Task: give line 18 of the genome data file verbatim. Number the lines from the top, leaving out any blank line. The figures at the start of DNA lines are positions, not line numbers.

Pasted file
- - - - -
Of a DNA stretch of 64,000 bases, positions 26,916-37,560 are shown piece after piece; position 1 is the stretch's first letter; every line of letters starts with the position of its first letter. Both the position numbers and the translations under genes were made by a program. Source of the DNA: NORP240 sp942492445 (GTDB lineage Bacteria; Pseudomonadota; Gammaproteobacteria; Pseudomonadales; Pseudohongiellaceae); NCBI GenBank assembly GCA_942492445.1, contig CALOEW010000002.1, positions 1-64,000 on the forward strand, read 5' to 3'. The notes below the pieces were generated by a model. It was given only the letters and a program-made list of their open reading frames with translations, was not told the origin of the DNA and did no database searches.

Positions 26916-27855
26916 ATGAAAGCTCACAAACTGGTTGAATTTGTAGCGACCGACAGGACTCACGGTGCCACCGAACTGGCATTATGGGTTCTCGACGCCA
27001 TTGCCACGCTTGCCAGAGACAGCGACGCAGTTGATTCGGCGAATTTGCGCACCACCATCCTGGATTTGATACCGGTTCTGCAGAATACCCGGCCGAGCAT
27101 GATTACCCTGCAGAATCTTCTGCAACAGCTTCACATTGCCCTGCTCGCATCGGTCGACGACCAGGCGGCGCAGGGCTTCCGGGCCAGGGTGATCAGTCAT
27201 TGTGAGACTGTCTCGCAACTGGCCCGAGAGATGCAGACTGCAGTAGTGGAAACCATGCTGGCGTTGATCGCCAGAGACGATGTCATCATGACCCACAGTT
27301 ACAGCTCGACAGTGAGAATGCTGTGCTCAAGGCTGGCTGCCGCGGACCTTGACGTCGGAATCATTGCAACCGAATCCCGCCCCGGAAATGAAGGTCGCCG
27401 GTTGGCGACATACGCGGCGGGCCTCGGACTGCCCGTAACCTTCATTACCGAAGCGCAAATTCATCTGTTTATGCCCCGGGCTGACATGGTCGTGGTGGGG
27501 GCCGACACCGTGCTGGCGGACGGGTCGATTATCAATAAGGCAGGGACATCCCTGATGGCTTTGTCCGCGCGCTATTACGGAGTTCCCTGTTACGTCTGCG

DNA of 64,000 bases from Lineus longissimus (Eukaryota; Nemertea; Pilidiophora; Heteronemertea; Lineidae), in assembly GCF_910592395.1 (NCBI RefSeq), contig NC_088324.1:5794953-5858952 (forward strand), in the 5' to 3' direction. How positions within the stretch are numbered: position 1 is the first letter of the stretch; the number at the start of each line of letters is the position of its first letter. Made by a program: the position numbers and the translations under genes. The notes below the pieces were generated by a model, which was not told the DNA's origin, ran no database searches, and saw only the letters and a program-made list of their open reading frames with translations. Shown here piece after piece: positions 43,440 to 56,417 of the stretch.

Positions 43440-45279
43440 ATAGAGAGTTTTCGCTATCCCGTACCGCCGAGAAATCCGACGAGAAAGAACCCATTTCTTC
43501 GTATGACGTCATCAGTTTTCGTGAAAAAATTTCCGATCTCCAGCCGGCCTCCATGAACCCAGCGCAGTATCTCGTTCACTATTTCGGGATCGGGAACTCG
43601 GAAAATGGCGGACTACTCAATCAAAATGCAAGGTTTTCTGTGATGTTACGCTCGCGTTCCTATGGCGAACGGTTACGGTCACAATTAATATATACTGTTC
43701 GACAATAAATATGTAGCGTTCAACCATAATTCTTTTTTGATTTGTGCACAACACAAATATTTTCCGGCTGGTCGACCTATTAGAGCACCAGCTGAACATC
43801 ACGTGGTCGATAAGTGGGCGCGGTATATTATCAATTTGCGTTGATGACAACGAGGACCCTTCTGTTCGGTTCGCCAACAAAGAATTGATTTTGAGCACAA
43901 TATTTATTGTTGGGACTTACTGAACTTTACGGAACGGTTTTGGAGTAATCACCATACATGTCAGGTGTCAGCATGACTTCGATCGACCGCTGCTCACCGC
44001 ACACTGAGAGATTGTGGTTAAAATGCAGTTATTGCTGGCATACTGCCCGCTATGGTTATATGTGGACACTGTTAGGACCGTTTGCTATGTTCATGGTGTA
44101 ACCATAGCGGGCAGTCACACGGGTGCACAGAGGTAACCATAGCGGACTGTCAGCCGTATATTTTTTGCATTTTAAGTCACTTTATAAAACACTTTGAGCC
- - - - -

44001 ACACTGAGAGATTGTGGTTAAAATGCAGTTATTGCTGGCATACTGCCCGCTATGGTTATATGTGGACACTGTTAGGACCGTTTGCTATGTTCATGGTGTA